Armed attack against the offices of an NGO and death threats54
On 24th October 2003, some 20 armed men burst into the offices of the Consulting Centre for Constitutional Rights and Justice (C3RJ) in Port-Harcourt. After vandalising the premises, they held up Mr. Churchill Ibeneche, the executive director of C3RJ, and staff members at gunpoint and threatened to kill them if they didn't clear out within 24 hours.
This happened in the presence of Mr. Bishal Khanal, the representative of the United Nations Voluntary Fund for Project Evaluations, with whom a meeting had been scheduled that day. Mr. Ibeneche and the C3RJ members decided to evacuate the premises. Mr. Khanal's visit may have instigated this attack.
The next day, at the end of the 24-hours deadline, the attackers came back to destroy and steal the remaining documents, computers, books, files, etc.
Still fearing for their life, by end 2003 the C3RJ members had not yet been able to return to their office. All their programmes, especially the support programme for victims of torture, were suspended.
The case was reported to the Nigerian police, but no suspects have been questioned as yet.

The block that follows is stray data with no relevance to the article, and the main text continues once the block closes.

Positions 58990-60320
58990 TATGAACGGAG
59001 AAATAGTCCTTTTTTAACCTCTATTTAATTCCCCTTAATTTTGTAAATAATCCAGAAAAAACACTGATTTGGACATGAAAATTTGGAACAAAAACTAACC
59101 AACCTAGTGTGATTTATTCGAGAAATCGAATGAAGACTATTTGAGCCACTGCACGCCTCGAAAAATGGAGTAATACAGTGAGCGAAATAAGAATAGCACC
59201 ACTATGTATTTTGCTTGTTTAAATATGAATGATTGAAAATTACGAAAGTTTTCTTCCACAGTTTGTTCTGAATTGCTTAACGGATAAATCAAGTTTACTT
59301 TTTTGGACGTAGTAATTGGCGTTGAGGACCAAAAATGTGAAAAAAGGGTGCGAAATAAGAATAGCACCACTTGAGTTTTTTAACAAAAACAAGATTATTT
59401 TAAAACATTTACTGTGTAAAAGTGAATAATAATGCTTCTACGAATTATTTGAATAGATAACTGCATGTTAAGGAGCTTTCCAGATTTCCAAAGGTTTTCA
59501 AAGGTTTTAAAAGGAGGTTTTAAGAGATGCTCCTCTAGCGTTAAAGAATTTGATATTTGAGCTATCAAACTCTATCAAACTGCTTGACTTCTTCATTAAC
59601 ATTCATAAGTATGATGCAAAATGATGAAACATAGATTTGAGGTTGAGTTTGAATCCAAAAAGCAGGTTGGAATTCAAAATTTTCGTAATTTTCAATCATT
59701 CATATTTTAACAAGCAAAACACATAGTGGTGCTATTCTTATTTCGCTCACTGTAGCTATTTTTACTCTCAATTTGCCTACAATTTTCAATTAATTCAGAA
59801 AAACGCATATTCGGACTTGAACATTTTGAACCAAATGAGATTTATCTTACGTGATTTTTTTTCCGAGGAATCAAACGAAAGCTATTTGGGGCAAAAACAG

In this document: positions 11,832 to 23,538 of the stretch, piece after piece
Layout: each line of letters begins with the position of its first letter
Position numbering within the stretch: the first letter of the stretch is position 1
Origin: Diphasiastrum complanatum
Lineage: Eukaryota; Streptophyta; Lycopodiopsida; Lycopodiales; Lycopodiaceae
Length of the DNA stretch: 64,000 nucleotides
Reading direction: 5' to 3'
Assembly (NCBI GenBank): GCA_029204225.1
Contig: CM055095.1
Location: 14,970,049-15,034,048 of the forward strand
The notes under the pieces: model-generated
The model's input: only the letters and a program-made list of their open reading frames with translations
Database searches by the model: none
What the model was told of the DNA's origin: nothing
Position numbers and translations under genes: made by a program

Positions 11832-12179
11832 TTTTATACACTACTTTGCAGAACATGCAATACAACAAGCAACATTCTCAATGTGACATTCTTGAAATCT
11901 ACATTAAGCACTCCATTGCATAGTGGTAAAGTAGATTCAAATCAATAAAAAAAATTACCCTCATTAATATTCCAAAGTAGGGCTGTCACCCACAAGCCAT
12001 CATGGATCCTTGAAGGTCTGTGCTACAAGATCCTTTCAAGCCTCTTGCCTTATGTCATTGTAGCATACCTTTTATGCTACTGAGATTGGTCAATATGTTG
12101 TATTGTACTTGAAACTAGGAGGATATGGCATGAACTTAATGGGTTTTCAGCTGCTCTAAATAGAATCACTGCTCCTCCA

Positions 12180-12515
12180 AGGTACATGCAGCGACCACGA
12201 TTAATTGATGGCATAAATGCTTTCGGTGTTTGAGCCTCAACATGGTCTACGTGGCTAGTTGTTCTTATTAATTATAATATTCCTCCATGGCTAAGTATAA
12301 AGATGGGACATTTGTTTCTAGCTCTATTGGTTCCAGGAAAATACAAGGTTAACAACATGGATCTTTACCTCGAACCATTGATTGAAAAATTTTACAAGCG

On 14th October 2002 in Lagos, the customs office impounded 2 000 copies of the report entitled Hope Betrayed? A Report on Impunity and State – Sponsored Violence in Nigeria published by the OMCT, and the Centre for Law Enforcement Education, Nigeria (CLEEN). State Security services agents harassed Mr. Idris Bawa, a researcher for the National Human Rights Commission, as well as Mrs. Isioma Ojugbana and Mrs. Ijeoma Nwachukwu, two members of the Civil Liberties Organisation (CLO), who worked on this report.
After the report was seized, CLEEN lodged a complaint against the customs services with the Federal high court in Lagos which heard the case in June 2003. On 10th November 2003, after several adjournments, the CLEEN lawyers at last were able to submit their arguments. But because of an overburdened schedule, the court interrupted the hearing and postponed it until 26th January 2004.
On that date, the defence, represented by Mr. S. T. Shodikare, a lawyer who had just taken over the case, asked for the court's leniency, and to postpone the hearing until he could get a certified copy of the legal action underway. The lawyer for the prosecution was not against this request but reminded the court that the hearing had been scheduled for that day, and hence asked that the plaintiffs be awarded 5 000 naira compensation. The judge accepted the hearing to be postponed for 24th March 2004 and 2 000 naira were awarded to the plaintiffs.
[Refworld note: This report as posted on the FIDH website (www.fidh.org) was in pdf format with country chapters run together by region. Footnote numbers have been retained here, so do not necessarily begin at 1.]
54. See Urgent Appeal NGA 001/1103/OBS 062.
55. See Annual Report 2002.